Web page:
Later in the game a chest of gold was discovered. Traps were checked for and found, and after successfully disarming the trap in the chest a second trap was activated once the PCs lifted the chest. Again PCs were killed, but this second occasion was not as much fun since we the players were actively trying to avoid all traps and believed that we had done so. The tactic did not seem to be nearly as fresh and as entertaining the second time around. It felt more akin to being a punishment for not catching all of the obscure clues present in the scene.
More characters were rolled up and later in the game another treasure was discovered. This time it was a necklace on a podium by itself in the middle of an otherwise empty room. We the players decided not to pursue it, and our PCs moved forward into other parts of the dungeon.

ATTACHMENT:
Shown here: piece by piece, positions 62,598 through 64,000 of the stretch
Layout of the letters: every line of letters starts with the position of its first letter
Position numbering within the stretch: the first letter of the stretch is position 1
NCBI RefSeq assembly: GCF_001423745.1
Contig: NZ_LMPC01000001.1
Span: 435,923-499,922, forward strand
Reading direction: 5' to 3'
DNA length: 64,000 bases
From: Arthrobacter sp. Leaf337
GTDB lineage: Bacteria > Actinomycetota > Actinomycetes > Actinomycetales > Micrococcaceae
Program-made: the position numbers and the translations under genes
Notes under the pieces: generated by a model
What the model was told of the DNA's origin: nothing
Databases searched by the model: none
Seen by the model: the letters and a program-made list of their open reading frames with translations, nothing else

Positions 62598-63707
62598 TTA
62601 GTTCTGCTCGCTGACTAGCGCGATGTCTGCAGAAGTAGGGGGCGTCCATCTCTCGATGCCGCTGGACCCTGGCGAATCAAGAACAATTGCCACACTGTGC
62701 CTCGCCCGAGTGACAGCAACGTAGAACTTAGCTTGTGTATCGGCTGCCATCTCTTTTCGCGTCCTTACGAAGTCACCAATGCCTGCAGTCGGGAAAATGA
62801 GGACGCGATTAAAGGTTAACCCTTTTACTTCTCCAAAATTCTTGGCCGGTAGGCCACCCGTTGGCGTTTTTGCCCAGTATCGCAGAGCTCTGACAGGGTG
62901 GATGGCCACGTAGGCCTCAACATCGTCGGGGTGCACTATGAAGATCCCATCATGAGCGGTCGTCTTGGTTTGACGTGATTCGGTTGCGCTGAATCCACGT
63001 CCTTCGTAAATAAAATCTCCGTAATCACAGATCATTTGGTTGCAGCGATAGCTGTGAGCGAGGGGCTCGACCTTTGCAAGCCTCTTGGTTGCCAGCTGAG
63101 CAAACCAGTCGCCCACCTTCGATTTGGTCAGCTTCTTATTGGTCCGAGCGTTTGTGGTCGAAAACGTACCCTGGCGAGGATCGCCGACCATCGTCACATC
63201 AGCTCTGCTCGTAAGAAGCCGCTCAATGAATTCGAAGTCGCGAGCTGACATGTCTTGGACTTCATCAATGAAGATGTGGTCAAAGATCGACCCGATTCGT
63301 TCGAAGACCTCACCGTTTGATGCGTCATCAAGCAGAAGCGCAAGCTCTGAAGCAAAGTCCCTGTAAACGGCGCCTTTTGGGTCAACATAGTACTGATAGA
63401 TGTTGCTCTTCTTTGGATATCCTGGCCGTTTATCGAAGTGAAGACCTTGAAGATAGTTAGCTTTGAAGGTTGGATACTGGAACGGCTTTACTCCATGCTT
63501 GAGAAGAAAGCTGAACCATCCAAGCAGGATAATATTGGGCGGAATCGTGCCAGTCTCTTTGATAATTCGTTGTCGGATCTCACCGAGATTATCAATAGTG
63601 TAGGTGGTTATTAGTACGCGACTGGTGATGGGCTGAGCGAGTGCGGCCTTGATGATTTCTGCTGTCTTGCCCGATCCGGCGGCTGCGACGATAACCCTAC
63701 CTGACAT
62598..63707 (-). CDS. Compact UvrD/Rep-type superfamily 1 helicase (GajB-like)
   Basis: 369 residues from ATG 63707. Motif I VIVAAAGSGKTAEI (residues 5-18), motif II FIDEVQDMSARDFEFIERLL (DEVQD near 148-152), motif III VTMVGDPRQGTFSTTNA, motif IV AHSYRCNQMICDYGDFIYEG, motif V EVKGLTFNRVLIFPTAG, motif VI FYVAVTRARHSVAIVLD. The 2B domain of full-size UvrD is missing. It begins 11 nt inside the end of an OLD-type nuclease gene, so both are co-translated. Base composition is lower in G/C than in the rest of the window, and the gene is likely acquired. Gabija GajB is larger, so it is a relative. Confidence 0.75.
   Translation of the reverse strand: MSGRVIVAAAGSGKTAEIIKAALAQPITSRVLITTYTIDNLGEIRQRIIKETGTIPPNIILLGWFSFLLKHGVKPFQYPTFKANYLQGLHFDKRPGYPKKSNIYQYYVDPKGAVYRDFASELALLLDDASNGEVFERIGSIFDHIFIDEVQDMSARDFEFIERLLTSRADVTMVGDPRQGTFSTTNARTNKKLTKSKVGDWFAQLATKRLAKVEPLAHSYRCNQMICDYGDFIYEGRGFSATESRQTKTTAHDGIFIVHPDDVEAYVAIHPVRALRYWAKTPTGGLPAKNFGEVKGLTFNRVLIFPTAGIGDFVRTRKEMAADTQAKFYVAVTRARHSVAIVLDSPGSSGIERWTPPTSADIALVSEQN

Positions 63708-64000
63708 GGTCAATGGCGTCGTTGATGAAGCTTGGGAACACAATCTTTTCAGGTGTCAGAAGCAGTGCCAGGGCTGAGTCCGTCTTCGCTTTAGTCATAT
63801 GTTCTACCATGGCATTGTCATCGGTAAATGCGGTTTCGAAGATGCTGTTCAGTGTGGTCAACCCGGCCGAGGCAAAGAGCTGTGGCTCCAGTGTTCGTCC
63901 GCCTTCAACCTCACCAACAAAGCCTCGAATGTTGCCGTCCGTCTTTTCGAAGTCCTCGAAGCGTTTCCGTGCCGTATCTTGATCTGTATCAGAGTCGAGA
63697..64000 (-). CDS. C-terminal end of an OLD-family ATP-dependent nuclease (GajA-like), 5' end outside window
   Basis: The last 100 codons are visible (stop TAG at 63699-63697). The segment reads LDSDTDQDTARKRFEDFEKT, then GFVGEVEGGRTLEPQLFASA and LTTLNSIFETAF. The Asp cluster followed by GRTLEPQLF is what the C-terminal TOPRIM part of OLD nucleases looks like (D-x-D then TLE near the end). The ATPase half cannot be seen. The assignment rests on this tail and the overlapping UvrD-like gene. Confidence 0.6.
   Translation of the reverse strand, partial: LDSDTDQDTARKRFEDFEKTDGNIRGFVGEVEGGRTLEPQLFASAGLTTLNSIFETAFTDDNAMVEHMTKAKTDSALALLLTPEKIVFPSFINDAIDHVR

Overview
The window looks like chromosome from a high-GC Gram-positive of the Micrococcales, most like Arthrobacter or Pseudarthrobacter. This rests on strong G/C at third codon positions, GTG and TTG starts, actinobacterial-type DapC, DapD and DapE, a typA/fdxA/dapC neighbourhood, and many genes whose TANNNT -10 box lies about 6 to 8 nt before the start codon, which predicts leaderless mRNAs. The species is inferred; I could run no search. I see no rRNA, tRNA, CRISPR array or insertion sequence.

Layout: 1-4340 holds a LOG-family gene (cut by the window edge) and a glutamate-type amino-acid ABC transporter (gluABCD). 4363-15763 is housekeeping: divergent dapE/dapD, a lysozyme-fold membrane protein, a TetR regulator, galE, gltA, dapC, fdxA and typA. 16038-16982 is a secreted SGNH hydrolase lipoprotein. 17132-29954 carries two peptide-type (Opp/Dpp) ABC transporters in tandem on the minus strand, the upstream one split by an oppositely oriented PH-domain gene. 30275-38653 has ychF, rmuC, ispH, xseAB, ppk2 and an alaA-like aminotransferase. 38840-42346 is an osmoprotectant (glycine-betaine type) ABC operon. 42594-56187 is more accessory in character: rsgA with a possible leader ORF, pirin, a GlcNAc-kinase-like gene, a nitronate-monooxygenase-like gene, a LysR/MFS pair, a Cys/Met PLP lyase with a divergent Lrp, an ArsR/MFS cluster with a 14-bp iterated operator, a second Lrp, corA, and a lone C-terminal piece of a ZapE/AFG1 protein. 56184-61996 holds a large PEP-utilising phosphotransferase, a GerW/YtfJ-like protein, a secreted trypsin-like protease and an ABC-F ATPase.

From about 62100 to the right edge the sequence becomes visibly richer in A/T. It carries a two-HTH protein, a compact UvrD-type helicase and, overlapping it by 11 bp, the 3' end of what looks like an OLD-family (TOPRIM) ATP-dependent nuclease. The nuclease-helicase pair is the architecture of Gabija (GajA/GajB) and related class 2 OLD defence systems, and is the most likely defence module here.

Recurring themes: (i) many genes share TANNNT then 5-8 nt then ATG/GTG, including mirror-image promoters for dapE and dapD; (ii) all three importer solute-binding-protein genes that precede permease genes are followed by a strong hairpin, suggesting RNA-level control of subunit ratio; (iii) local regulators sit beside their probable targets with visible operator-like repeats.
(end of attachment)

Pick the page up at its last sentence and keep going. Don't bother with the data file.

You probably can surmise what happened next, but in the interest of completing the story I shall describe the ending to what had started as a fun game.
A locked stone door was discovered that had a carving that was obviously an impression of the necklace. The PCs returned to the room to retrieve the necklace. Yes it was trapped, and yes the trap was triggered. The PCs returned to the door and placed the necklace in the impression and activated another trap, but by this time the players were no longer caring if the traps were activated or not. The door did not open, so a brave PC put on the necklace and placed it in the impression while wearing it and the door opened without any traps being activated. But that brave PC then learned that the necklace was a cursed item that could not be removed without venturing deeper into the dungeon and that the curse would impact all of his attacks negatively.